The year 2020 tested our humanity in so many different ways. There were a lot of us who felt that 2020 was a painful year full of sadness, disappointment, and uncertainty. Even I found myself wondering when things would get better after my company of nearly a decade let me and thousands of others go. There were deep insecurities that came with losing my job. Was it something I had done wrong? Was it that I didn't work hard enough? And as these thoughts and insecurities surfaced I found myself falling deeper and deeper into despair. I wouldn't go out, I would sleep long hours. I wouldn't eat some days.
And the world seemed to move in my same direction. As the crisis around the globe grew, I felt myself feel worse and worse. About the world, about myself, about everything.
I knew I had to find a way out of this low, but it felt like there were no options. No options, until, I started to seek the wisdom of the past and the hope of a future.
I remember walking through my house and seeing all over the walls, my father's paintings. Paintings created in a time in his life when everything seemed hopeless from a place that resembled a hell on earth.
I never really understood why he painted, or his need to send these paintings to me. They were beautiful, absolutely, but that he would make so many and so often puzzled me.
Yet, in my despair I started to look at these paintings in a new light. I saw the vibrancy of his colors. I saw freedom, hope, and love eternal. All made from circumstances that I could never even begin to imagine surviving.
I figured that I may as well give it a shot. After all what was there to lose?
I began to paint. Alone at first. And while it was wonderful to see myself complete tasks and finish a painting, there still felt like there was something missing. That nagging despair persisted and a tie to a greater purpose wasn't there.
That changed when my grandson wandered into my room and asked me what I was doing. When I explained to him I was painting, he asked if he could join me. I finished a painting while he watched and asked after I was done, "What do you think?"
His response will stay with me for the rest of my life, "Wow, that's amazing!"
We began to paint together. First we would paint on the same canvas and soon he was doing his own, screwing up his face into focus and doing his best. Both of us using my father's paintbrushes he'd sent to us.
And in the midst of my darkness I found a way to self-heal. Art saved me. I prayed everyday for God to heal me and take away the inner sadness I had inside. He answered my prayers. I slowly started to pull myself out of this place. My grandson and I would paint for hours. There were days I found it so hard to get out bed but my grandson would knock on my door and say to me "C'mon grandma. Lets paint."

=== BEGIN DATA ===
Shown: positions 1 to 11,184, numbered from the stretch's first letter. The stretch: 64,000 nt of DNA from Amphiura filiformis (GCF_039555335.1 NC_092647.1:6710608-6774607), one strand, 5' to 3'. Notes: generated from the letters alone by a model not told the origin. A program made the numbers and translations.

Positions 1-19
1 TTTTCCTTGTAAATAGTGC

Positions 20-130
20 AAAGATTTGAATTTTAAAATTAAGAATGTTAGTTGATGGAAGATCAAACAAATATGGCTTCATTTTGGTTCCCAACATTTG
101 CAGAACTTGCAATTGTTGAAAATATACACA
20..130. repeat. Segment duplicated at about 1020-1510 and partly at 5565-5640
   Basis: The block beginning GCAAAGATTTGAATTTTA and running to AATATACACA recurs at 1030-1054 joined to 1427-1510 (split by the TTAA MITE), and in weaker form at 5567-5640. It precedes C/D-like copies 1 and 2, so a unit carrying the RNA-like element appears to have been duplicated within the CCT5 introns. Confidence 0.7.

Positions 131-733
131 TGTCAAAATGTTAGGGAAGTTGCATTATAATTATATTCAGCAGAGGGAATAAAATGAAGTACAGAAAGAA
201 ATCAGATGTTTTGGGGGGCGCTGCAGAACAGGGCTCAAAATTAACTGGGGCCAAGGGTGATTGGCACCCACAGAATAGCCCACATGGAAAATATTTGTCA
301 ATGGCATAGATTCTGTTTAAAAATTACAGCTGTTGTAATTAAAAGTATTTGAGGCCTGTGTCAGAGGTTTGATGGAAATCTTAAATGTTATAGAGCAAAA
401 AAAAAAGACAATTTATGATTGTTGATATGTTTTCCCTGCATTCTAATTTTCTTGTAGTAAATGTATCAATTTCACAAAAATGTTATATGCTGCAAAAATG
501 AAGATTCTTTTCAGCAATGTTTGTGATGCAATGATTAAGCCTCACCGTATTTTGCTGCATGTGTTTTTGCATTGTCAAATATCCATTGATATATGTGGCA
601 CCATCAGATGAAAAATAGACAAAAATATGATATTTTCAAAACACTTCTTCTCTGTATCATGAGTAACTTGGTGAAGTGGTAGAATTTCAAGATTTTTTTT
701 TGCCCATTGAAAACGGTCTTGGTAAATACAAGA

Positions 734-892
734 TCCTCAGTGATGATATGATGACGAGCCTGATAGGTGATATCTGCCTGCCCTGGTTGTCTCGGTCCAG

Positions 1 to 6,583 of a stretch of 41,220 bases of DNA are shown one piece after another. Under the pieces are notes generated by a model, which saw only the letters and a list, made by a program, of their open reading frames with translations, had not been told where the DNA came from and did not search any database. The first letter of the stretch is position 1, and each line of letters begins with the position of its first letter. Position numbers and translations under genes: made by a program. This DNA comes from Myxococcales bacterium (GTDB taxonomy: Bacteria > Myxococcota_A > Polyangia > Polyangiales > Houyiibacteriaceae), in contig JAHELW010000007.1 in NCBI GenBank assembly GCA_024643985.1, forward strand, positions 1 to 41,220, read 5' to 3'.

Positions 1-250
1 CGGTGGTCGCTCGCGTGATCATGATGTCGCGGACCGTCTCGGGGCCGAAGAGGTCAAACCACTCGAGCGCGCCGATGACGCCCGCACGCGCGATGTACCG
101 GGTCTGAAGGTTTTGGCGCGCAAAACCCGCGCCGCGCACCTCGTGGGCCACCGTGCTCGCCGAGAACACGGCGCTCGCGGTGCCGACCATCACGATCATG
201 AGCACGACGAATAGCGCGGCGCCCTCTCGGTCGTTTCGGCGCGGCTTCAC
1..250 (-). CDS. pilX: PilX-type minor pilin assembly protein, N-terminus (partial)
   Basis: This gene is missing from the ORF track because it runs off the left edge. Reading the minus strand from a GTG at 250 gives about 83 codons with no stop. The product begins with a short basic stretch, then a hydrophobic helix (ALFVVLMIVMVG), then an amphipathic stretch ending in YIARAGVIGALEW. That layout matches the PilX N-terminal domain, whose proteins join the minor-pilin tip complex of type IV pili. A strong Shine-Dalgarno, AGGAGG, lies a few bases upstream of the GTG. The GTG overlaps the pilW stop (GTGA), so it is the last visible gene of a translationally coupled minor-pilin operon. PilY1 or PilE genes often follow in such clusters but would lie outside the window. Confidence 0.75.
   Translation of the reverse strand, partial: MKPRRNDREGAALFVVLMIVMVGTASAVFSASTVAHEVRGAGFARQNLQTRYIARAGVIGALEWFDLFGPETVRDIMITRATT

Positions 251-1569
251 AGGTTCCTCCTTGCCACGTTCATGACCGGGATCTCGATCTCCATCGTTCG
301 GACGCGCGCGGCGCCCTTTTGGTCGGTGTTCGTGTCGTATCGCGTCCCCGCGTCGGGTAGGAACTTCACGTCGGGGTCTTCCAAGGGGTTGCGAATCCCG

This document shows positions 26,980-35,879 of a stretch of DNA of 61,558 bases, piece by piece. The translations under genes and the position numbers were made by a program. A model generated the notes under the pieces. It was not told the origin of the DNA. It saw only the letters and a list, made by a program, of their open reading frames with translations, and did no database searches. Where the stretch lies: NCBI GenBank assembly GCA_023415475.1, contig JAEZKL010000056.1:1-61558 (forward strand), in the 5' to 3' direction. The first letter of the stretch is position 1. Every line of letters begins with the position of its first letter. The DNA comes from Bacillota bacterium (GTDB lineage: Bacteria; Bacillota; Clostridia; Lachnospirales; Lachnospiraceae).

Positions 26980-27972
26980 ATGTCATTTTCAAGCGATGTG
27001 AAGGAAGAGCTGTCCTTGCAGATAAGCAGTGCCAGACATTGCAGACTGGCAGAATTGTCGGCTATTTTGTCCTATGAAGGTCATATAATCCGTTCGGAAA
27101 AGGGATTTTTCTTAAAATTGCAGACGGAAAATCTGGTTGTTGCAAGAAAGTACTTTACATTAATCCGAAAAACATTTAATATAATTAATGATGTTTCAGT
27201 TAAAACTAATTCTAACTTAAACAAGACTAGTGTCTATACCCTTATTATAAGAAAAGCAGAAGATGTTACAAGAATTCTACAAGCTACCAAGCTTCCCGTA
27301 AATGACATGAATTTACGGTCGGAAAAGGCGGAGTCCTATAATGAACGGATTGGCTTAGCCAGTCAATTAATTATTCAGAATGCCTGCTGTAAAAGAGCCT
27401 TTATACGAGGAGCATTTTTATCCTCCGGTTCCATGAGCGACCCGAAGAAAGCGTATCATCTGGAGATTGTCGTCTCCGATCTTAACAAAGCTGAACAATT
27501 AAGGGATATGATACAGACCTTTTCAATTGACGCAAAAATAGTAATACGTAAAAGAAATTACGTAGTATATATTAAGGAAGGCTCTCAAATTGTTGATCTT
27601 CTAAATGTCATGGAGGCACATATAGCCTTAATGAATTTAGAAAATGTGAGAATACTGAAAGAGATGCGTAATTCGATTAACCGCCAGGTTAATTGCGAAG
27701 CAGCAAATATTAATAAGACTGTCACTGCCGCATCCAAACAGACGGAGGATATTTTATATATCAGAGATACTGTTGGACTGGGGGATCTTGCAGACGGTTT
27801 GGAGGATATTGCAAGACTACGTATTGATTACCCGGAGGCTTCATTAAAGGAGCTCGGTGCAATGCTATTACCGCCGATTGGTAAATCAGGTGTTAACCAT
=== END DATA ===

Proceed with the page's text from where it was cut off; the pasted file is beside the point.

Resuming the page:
I needed that push. He pushed me to paint. When he finished his first painting he turned to me and asked, "What you think?"
It was the most beautiful thing in the world to me. To see him work hard, to see his pride in his hard work. To share that moment with him. To see him form a love of art that he could take through the rest of his life. It filled me with such joy to hang up his painting on the wall next to my father's work.
It suddenly became clear to me.
It became clear why my father would send me his paintings and asked what I thought. It became clear what it all means to a wounded heart to hear someone say they liked your work. It became clear what it means when you see that you've inspired another to go forward with something they'd never done before. It became clear what the meaning of hope in dire circumstances was as I looked at my grandson's painting next to my own, next to my father's.
After hanging up the paintings, I called my dad to tell him what his great-grandson had accomplished, using his paintbrushes, with his grandmother by his side.
The wheels started to turn in my head. With time and the help of this outlet I began to heal. Perhaps there was a way to bring this same healing to others. I started to also paint with one of my former Casa kiddos. I started to paint for grieving parents and giving them my work. I felt like my art could, in some small way, be a part of the healing process. I felt that bringing others the happiness art gave me, would perhaps help others climb out of the despair created by this turbulent and trying year.
A great writer once said that it was easy to create. You just had to bleed onto the page.
In my early days of despairing I found myself agreeing. It felt like the bleeding from my injured heart fueled so much of the work when I began to paint.
Now, I'm not so sure. I'm not so sure in the need for pain with my grandchild next to me leading the way toward a bright future. I'm not sure of despair being the way toward a more hopeful tomorrow as we held my father's wisdom in his paintbrushes, guiding our hands toward creation. Perhaps the wound can be the catalyst toward creation. It could be the first paints to a canvas, certainly, but as I go further along my journey, I've come to see the act of painting less as blood pouring and more like a salve on the wound. In that way, art doesn't have to be a continuation of pain or letting a wound continue to remain open. It could be the passing of tradition from one generation to the next. It could be that meeting point of past and future coming to our present to heal the wounds of sadness that can cause us to succumb to the worst of feelings and thoughts.
And with each stroke of that healing brush, we might see a better future for ourselves, and for this world. I hope I can deliver that healing brush that pulled me out of despair to all of you.